Divorce documents show that the lead singer of metal band As I Lay Dying had an amicable split with the estranged wife he’s now accused of trying to hire a hit man to kill, but she was concerned about how recent changes in his behaviour would affect his parenting. Meggan Lambesis, the wife of Tim Lambesis, said in the court papers obtained by The Associated Press that she worried about his ability to care for their three adopted children, but she gave no indication she felt in danger
Michael Jackson’s daughter reportedly wants to “tear Conrad Murray apart” when she testifies in her family’s wrongful death suit against AEG Live. Paris Jackson’s grandmother Katherine Jackson has accused the firm of negligent behaviour leading to the King of Pop’s 2009 death
Spice Girl Melanie Brown will not appear on Channel Nine’s Australia’s Got Talent, with a judge ordering an injunction preventing her from working for any Australian network other than Seven remain in place.
Sharon Stone is suing her former nanny for allegedly stealing US$9500 in cash. The 55-year-old actress has filed the suit against Erlinda Elemen in Los Angeles County Superior Court, according to TMZ.
Feb. 28 was definitely a bad day for JOHN ARBOGAST, a State Department lawyer who specializes in U.N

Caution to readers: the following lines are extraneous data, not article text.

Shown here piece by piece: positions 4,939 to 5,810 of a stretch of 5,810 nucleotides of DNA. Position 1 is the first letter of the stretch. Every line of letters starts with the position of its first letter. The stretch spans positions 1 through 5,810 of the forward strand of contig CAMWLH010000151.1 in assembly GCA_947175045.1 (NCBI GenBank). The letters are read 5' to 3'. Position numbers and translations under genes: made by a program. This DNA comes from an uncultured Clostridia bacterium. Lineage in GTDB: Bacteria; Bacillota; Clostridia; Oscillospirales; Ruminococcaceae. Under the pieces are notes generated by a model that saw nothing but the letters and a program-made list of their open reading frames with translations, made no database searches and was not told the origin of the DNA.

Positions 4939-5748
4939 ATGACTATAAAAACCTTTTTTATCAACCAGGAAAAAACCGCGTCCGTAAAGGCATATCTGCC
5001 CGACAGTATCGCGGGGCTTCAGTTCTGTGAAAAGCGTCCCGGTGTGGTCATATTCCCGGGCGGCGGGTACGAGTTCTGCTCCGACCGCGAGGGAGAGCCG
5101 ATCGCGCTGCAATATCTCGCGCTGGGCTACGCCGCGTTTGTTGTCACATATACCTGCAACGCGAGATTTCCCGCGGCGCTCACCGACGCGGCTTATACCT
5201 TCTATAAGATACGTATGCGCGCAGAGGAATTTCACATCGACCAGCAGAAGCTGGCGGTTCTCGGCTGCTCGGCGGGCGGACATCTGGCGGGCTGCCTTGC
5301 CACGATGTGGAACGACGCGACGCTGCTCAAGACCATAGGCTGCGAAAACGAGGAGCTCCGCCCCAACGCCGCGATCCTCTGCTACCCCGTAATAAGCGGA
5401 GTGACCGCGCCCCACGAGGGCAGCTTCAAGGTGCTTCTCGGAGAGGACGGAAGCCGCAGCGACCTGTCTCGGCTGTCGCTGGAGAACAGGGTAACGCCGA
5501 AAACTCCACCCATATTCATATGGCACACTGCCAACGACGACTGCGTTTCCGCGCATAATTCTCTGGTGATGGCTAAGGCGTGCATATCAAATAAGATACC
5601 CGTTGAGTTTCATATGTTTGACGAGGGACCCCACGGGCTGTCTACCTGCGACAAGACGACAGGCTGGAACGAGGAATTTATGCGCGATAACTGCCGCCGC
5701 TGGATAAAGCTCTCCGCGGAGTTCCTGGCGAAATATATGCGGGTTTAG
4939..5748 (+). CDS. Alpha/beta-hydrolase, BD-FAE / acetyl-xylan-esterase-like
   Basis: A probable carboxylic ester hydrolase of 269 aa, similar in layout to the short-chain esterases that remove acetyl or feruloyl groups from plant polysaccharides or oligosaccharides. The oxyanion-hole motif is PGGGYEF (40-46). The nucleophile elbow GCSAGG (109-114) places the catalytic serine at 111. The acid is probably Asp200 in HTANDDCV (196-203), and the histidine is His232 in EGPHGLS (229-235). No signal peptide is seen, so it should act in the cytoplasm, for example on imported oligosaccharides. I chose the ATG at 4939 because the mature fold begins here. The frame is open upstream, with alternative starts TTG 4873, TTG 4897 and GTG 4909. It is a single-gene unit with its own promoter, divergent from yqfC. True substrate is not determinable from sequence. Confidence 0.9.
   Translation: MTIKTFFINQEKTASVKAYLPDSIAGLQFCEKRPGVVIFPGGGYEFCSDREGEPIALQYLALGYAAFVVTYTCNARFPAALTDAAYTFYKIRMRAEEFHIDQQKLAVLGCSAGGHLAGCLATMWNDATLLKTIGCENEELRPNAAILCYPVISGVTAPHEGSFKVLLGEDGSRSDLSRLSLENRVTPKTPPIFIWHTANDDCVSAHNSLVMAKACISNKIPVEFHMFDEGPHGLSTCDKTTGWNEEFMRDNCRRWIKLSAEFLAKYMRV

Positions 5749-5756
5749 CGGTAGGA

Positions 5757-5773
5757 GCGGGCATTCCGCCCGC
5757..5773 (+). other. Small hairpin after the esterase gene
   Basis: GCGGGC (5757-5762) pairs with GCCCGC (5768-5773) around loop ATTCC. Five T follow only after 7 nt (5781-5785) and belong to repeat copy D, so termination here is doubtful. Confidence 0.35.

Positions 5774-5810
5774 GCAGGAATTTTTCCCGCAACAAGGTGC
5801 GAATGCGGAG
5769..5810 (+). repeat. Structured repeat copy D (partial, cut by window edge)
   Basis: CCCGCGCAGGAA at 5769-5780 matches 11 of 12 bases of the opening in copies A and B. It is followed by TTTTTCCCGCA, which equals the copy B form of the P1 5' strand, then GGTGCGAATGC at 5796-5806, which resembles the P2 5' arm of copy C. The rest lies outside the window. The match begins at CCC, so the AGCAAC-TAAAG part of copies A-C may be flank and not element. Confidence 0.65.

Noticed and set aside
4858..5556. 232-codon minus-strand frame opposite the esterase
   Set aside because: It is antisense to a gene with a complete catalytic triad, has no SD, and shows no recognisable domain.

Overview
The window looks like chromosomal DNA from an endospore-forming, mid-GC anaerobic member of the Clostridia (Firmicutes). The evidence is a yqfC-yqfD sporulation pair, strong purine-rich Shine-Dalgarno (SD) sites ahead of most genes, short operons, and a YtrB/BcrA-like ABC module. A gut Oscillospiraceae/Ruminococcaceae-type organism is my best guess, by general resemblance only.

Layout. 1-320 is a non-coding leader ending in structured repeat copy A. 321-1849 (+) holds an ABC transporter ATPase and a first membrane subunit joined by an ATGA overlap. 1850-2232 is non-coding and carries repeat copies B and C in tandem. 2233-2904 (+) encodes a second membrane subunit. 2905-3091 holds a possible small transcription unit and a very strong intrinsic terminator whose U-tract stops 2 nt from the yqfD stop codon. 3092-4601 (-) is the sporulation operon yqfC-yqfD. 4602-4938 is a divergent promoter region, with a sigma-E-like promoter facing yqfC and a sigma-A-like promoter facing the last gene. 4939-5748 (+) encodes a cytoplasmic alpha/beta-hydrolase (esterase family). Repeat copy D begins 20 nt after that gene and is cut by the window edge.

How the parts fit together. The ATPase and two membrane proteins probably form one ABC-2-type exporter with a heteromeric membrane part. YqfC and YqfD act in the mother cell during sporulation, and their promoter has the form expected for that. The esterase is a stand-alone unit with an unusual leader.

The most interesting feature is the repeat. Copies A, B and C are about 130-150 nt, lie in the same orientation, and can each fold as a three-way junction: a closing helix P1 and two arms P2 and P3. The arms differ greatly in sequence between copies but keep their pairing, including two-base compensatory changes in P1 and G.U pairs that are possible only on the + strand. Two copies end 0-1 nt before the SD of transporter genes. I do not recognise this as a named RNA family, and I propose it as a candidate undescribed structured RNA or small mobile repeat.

Clarification Appended: June 30, 2011 Here’s some good news for consumers who feel themselves trampled by soulless banking and credit giants: on July 21, a new consumer-protection agency will open its doors in Washington, with the mission of making everything from mortgage documents to credit statements fairer and easier to understand and generally giving the little guy more power against the financial corporate juggernauts. Here’s the bad news: it’s not clear that President Obama will be able to appoint anyone to run it
To see the conflict and our part in it as a tragedy without villains, war crimes without criminals, lies without liars, espouses and promulgates a view of process, roles and motives that is not only grossly mistaken but which underwrites deceits that have served a succession of Presidents.
On Monday, May 16, Chris Epps, commissioner of Mississippi’s department of corrections, sat at a long conference table, grasping a mound of financial documents. He was preparing to head to the state’s penitentiary, an 18,000-acre old cotton farm in the Mississippi River Delta, for the execution of a man convicted of murder nearly two decades ago.
Luke Perkins has been living “two disparate lives,” court documents say: one at school in Berthoud, Colo., where the autistic boy was making some progress, and the other outside school, where the 9-year-old was so unruly he could not take part in such basic activities as going to church or eating in a restaurant. He became so destructive at night that his family resorted to locking him in his bedroom, which had been stripped of furniture because he kept smearing feces all over everything
They called him by fanciful code names — Top Hat, Bourbon, Donald, Roam — and on the days when his latest cache of secrets would arrive at CIA headquarters in Langley, Virginia, a CIA officer says, “it was like Christmas.” There was something for everyone.